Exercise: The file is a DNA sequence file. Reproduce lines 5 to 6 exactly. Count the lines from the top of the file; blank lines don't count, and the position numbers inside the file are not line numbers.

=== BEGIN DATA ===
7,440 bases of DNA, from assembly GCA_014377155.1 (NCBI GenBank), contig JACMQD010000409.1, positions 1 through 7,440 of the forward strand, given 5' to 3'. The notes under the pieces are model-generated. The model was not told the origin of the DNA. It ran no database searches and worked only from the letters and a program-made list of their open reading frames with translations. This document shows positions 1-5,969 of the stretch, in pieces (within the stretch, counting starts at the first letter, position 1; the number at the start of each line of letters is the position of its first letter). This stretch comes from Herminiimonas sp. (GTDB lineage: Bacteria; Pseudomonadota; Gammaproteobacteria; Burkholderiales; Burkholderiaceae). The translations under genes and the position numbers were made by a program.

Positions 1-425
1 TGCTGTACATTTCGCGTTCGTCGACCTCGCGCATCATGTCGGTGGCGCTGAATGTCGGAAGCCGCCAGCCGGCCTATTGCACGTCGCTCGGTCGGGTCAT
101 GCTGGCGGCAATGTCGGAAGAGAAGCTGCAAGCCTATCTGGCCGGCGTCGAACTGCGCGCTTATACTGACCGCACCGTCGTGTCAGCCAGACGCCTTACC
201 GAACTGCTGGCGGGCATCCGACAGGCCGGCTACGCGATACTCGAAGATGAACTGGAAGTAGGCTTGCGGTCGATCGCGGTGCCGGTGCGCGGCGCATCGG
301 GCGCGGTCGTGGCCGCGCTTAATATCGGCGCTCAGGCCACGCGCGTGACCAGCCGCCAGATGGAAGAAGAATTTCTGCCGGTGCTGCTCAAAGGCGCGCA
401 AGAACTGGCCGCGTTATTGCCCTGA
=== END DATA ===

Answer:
201 GAACTGCTGGCGGGCATCCGACAGGCCGGCTACGCGATACTCGAAGATGAACTGGAAGTAGGCTTGCGGTCGATCGCGGTGCCGGTGCGCGGCGCATCGG
301 GCGCGGTCGTGGCCGCGCTTAATATCGGCGCTCAGGCCACGCGCGTGACCAGCCGCCAGATGGAAGAAGAATTTCTGCCGGTGCTGCTCAAAGGCGCGCA